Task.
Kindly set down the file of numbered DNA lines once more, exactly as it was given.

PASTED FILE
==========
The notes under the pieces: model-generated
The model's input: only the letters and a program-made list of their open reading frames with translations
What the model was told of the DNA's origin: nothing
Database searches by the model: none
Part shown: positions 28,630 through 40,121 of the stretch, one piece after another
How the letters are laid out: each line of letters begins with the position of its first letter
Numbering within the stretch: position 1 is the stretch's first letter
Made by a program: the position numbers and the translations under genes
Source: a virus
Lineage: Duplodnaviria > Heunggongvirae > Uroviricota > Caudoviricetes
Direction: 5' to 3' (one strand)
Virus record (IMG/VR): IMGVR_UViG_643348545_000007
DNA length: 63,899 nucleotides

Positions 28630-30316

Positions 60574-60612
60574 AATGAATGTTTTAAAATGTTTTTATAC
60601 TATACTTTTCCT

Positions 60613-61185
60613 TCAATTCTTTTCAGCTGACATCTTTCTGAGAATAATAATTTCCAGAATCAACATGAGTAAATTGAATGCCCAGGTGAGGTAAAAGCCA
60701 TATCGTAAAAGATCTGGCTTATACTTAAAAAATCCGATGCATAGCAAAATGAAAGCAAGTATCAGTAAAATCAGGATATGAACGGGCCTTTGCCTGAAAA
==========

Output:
The notes under the pieces: model-generated
The model's input: only the letters and a program-made list of their open reading frames with translations
What the model was told of the DNA's origin: nothing
Database searches by the model: none
Part shown: positions 28,630 through 40,121 of the stretch, one piece after another
How the letters are laid out: each line of letters begins with the position of its first letter
Numbering within the stretch: position 1 is the stretch's first letter
Made by a program: the position numbers and the translations under genes
Source: a virus
Lineage: Duplodnaviria > Heunggongvirae > Uroviricota > Caudoviricetes
Direction: 5' to 3' (one strand)
Virus record (IMG/VR): IMGVR_UViG_643348545_000007
DNA length: 63,899 nucleotides

Positions 28630-30316

Positions 60574-60612
60574 AATGAATGTTTTAAAATGTTTTTATAC
60601 TATACTTTTCCT

Positions 60613-61185
60613 TCAATTCTTTTCAGCTGACATCTTTCTGAGAATAATAATTTCCAGAATCAACATGAGTAAATTGAATGCCCAGGTGAGGTAAAAGCCA
60701 TATCGTAAAAGATCTGGCTTATACTTAAAAAATCCGATGCATAGCAAAATGAAAGCAAGTATCAGTAAAATCAGGATATGAACGGGCCTTTGCCTGAAAA